iOS. Apple. Indies. Plus Things.

Spend Stack is Now Open Source

// Written by Jordan Morgan // Jan 15th, 2023 // Read it in about 1 minutes // RE: The Indie Dev Diaries

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Good news - after talking with Spend Stack’s owners, they have agreed to let me open source it!

The version I can share is the last one I worked on personally (version 1.3.4). First, let me get the legalities and some questions out of the way:

  1. I have to assume all liabilities with it as part of the agreement. So, you know, don’t do something terrible.
  2. You can ship an app based on this code, you cannot name it Spend Stack. This means you would need to change all references to the name “Spend Stack” within the source code as part of your adaption.
  3. However, if you do ship an app based on this you must include the following somewhere in the app and link to this post:

“This app is based upon Spend Stack’s open source code.”

And finally, while not a requirement, I’d love it if you told me about any app you ship based off of this code so that I can link it here to share the word.

👉 Here is the repository on Github. 👈

And that’s about it.

Second Wind(s)

As I noted recently, I was sad to see Spend Stack sunset from the App Store. Still, two years after it was acquired, I received a few number of messages asking me where it went. I was saddened to think that nobody could use it anymore, especially since I still rely on it to this day to manage my monthly subscriptions.

But now - one of you can take it on! Or several of you. I am delighted to know that it can come back in some form from someone in the community.

Please keep in mind, it’s been over two years since this code was last touched. There are some build warnings and cobwebs, but nothing you can’t dust off yourself. With that said, here are two interesting things to check out:

  1. CloudKit: Spend Stack is built on a “custom” CloudKit engine. I say custom in that, I setup all of the zones and records myself. It doesn’t use any CoreData automatic sync solutions. Check out SSCloudKitManager.h to see how it all fits together. Specifically, if you want to follow along step-by-step, go to -(void)checkAccountStatus to where it all starts, creates subscriptions and zones - all the good stuff.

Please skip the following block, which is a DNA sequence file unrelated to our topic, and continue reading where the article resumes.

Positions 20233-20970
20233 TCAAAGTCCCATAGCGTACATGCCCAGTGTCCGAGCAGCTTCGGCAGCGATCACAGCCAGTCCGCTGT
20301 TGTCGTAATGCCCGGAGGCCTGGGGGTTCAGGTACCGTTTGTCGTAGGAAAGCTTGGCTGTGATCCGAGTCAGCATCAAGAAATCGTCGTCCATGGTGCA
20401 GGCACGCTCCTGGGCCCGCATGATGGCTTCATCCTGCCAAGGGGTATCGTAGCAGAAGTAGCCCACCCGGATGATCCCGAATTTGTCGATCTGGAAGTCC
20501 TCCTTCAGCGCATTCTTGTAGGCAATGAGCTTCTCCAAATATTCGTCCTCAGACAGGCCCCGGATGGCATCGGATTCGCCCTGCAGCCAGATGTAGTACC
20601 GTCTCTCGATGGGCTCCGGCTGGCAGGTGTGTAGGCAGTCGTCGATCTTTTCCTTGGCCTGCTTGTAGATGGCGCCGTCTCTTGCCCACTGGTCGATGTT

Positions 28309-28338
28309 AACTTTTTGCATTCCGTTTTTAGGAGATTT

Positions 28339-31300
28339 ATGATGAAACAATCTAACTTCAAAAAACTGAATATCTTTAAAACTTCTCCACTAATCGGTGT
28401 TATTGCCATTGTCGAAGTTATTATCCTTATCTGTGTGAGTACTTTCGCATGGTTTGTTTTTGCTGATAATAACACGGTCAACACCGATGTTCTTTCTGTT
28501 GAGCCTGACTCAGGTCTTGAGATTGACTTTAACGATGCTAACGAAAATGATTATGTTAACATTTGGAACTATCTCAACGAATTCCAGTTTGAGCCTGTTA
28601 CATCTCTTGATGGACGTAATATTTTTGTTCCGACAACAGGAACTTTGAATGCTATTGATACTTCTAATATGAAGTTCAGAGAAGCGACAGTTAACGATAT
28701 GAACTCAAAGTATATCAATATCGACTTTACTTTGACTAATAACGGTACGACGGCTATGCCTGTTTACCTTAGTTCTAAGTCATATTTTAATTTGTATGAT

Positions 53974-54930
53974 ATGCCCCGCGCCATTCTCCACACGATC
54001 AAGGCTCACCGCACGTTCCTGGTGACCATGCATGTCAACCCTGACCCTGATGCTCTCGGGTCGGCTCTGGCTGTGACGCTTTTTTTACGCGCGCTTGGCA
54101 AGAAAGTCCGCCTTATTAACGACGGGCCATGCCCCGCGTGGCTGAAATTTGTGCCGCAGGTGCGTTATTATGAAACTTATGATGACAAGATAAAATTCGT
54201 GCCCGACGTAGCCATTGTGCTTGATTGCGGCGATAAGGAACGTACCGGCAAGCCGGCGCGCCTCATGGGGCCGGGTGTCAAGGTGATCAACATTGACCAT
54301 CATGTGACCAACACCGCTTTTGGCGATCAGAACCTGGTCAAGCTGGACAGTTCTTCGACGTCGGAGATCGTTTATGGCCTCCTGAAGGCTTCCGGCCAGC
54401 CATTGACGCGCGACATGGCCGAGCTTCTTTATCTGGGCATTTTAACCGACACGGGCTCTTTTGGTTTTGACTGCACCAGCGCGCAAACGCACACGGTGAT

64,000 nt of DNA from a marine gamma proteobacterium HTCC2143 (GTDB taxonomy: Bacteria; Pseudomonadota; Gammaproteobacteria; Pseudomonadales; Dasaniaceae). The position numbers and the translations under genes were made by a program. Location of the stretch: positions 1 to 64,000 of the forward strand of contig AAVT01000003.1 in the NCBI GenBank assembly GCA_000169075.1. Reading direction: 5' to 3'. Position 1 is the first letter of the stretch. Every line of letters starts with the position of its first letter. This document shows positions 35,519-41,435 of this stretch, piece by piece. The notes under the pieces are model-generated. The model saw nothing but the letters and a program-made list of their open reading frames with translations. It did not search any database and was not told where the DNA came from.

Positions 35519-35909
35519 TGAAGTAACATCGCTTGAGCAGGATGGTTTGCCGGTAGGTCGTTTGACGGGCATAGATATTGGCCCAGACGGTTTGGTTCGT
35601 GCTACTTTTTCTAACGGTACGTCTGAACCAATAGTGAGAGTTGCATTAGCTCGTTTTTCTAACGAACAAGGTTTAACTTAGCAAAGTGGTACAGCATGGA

2. Custom Transitions: The custom view controller transitions were some of my favorite parts of Spend Stack. Look under the Controllers/Modals group to see all of the files for most of them. For example, this one when you first create a list:

Spend Stack's custom transition to create a list.

Or, the settings modal card transition:

Spend Stack's custom transition to view settings.

And, if you need to see how interactive transitions fit together, then maybe the one to view images or the HD icons would interest you:

Spend Stack's custom transition to view images interactively.

There are a bunch of other fun things, and so long as you know your way around Objective-C, there is a lot to tinker with.

Final Thoughts

I am grateful that I was granted permission to share Spend Stack as I last left it. Maybe now, it’s not dead after all. I hope one of you take it and potentially do what I and its new owners could not - find true product market fit, find a worthy subscription model and see it thrive.

Or, maybe you just want to poke around and see how CloudKit all fits together. That’s fine too. Or look at the custom transitions. Maybe you just want to build it locally and use it as it last was (which is what I do).

No matter, Spend Stack can now see a second life, and that makes me very happy.

Until next time ✌️


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